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Collecting Controversy : The curios and figurines of a racist past are hot properties. For some African Americans,they inspire outrage; for others, a new sense of empowerment.


In the harsh light of present-day, they are at once angering and sobering. Artifacts of an unsettling past.

Stark whites of eyes and impossibly wide smiles glint from pools of black lacquered porcelain. Red head rags, patched together hand-me-downs. A silent parade of dancing pickaninnies and benevolent Uncle Toms.

Still others arranged for display: table services adorned with bronze-skinned figures slumbering beneath shady sombreros; postcards depicting a placid Japanese homemaker smiling, busy at her task.

Curios from a less-enlightened age? Possibly. Antiques? Not necessarily.

One can find newly refashioned retro images like these at hip Melrose boutiques transforming Mammy and her notorious peers into refrigerator magnets or greeting cards "authenticated" with bawdy messages in dialect, just about as easily as the antique versions, in endless incarnations at flea markets or antique malls.

It proves this: simply assigning these images to a sepia chapter from an unfortunate past would be erroneous. Readily available, and commanding high prices, they live on, very few even moderately transformed.

No matter how benign, these monuments to stereotypes, whether breezy off-color jabs or imbued with the hot hate of racism, are enshrined in the homes of the very people who were the target of their ridicule. And it is this curio that perplexes, oftentimes more than the antique pieces that ultimately rust, fray, fade or shatter.


In the gallery space of pop star Anita Baker's plush Michigan mansion, African statues cohabit with mammy cookie jars and "Tom and Auntie" salt and pepper shakers.

Other prominent African Americans known for their prodigious collections of black memorabilia that many would still view as offensive include Whoopi Goldberg, Julian Bond and Oprah Winfrey.

And what to make of this unexpected move? Pop singer Gladys Knight breathes new life into the racially loaded image of Aunt Jemima, wrapping her sultry, Grammy-winning voice around the pancake jingle, "Now you're cookin'."

Some call these images "Blackabilia," others "Derogatory Collectibles." In her new book, "Ceramic Uncles & Celluloid Mammies: Black Images and Their Influence on Culture" (Anchor), Patricia A. Turner dubs them "contemptible collectibles"--these images so persistent and so impervious to the prevailing mood of political correctness.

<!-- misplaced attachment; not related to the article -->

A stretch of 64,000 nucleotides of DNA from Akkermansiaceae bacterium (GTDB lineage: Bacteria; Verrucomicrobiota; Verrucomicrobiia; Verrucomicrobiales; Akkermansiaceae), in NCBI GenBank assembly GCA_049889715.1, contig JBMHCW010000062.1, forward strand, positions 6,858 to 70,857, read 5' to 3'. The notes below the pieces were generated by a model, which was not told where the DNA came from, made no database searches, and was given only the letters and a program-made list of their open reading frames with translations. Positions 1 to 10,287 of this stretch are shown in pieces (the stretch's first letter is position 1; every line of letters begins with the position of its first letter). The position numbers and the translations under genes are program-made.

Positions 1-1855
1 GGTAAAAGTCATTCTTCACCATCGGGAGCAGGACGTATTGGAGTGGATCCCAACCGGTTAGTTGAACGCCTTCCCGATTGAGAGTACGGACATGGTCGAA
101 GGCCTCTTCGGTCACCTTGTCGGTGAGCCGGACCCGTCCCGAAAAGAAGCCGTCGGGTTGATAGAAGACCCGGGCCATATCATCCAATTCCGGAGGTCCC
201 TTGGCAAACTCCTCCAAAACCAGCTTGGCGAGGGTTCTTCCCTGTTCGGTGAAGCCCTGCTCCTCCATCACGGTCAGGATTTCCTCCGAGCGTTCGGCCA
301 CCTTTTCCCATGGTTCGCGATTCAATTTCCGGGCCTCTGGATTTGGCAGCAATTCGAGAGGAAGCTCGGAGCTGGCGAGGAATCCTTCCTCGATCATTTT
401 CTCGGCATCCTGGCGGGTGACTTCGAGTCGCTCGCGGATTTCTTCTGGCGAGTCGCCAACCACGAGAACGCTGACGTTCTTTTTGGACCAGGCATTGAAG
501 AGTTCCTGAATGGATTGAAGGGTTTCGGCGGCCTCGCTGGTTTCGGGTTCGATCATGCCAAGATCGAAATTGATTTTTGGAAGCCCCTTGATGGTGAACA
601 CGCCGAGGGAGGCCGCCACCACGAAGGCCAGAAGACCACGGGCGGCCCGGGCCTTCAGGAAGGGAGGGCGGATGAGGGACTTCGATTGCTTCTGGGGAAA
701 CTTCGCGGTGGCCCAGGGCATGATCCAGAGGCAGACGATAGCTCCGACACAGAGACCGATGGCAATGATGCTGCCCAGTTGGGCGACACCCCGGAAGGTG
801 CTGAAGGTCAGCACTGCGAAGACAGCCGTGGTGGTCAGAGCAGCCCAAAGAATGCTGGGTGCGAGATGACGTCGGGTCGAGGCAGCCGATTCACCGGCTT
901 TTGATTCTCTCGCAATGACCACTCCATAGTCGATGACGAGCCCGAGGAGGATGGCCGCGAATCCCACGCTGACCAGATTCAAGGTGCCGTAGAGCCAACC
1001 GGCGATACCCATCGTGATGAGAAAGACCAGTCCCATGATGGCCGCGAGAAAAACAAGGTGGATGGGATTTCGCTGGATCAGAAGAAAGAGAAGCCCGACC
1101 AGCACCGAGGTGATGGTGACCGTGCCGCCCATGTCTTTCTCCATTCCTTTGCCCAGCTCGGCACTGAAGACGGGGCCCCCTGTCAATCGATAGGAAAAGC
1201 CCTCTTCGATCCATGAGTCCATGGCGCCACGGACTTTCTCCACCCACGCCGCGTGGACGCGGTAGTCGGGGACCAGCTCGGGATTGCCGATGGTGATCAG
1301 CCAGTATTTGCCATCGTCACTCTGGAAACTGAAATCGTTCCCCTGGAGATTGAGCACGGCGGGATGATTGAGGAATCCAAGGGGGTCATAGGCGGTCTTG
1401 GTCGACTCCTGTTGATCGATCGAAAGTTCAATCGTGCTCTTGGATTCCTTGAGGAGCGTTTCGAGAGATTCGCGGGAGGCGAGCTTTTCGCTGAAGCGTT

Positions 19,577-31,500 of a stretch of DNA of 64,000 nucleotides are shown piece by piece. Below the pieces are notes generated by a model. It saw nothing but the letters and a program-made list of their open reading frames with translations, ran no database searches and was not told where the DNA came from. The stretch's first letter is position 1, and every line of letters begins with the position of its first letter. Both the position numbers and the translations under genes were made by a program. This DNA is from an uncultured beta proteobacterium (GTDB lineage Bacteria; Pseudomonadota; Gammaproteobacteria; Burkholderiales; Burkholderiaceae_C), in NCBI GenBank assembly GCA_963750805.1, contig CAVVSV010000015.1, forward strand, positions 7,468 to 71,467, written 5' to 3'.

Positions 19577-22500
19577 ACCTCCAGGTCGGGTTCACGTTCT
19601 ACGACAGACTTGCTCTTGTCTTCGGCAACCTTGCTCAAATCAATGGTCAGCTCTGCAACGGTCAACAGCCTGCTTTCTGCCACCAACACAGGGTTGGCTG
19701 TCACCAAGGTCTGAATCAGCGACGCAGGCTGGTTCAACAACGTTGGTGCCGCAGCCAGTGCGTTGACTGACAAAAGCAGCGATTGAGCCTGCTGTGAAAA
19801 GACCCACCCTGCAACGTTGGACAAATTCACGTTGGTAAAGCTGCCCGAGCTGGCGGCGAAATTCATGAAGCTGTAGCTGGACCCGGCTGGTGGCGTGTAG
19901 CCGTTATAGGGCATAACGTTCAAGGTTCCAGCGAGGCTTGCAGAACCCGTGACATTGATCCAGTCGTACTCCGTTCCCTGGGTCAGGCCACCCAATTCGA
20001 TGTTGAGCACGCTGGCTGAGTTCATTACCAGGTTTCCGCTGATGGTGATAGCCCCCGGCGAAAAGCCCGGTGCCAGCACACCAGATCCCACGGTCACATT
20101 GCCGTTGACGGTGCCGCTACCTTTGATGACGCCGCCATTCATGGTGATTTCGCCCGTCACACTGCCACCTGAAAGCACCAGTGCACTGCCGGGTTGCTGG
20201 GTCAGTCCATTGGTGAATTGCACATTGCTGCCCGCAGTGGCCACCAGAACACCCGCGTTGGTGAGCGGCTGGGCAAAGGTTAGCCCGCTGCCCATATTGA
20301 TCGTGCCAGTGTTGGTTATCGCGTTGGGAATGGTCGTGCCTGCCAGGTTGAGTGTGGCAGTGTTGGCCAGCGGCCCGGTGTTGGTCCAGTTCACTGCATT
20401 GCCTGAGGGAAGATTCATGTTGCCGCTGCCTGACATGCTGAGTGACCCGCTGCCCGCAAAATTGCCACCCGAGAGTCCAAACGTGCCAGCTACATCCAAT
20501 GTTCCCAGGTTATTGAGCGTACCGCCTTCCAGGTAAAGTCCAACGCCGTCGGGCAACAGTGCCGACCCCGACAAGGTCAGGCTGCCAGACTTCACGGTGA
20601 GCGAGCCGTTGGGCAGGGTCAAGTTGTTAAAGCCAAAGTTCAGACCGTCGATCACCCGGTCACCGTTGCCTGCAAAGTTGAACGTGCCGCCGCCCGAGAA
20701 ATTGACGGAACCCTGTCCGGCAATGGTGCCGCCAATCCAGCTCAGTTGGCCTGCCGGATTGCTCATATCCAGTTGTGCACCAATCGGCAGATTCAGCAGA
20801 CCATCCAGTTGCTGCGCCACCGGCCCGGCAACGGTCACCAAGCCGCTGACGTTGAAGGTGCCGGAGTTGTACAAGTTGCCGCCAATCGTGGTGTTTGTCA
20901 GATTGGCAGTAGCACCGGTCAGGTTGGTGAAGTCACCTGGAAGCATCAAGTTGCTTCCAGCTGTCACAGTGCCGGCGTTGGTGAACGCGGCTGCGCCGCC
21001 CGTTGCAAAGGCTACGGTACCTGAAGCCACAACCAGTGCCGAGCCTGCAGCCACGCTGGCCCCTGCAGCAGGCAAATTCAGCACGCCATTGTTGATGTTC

What these images mean to those who collect, sell and currently manufacture them ranges as widely as the product available.

"One of the most asked questions I get is, ' Why do you do this?' " says Regina Jackson, a Northern California-based collector who travels selling everything from authentic Jim Crow signs to reproductions of vintage product advertisements. Her card plainly states her mission: "Mammy Pleasant Black Collectibles: Let Us Embrace Mammy's Past/Her Strength Lies Within Us All."

The message, like the products themselves, inspire potent emotional responses, Jackson admits. But along with shock or undiluted anger, Jackson hopes the images she peddles might inspire a sense of illumination.

"The main reason I sell what I sell is that it's really helped me come to terms with who I am," says Jackson, who is African American. "I grew up wondering why my hair won't grow? Why is it so nappy? Why is my butt so big? And then dealing with the racism in the race? The light-skinned sisters here, the dark-skinned sisters there--and I was in the middle. I didn't feel real good about myself . . . my history or anything," Jackson recalls.

"It wasn't until I was an adult and had gone through some personal changes in my life that . . . I realized how strong I am and how much I can endure. I looked at the things in my house, my collection, and I said: 'My God, there's my strength. I've been walking on these people's backs.' "

Jackson, who subsequently "fell in love with (her) blackness," sees something else looming behind portrayals of blacks so many simply write off as tasteless, offensive, or downright hateful:

"I think the problem a lot of people have is what this woman looks like. And I just saw beyond the heavy buxom woman with the red head rag . . . and I started thinking about what this woman did for us. And I just saw her in a whole different way. And I think we need to get back to what that woman did. She was a nurturer, a provider. . . ."

But there are plenty who believe that is not a necessary journey. Others say they've been there--if not physically, psychically--and don't care to ever go back.

When Jackson sets up her colorful tables at flea markets or jazz festivals, or even her collectible-cluttered living-space, she can read the subtlest of reactions. Those who give it a quick look and keep stepping; the traces of anger simmering or tears gathering in the eyes.

Jackson can empathize, remembering her own early reactions to the caricatures: "When I looked at these things, I saw them as sort of a visual prison."

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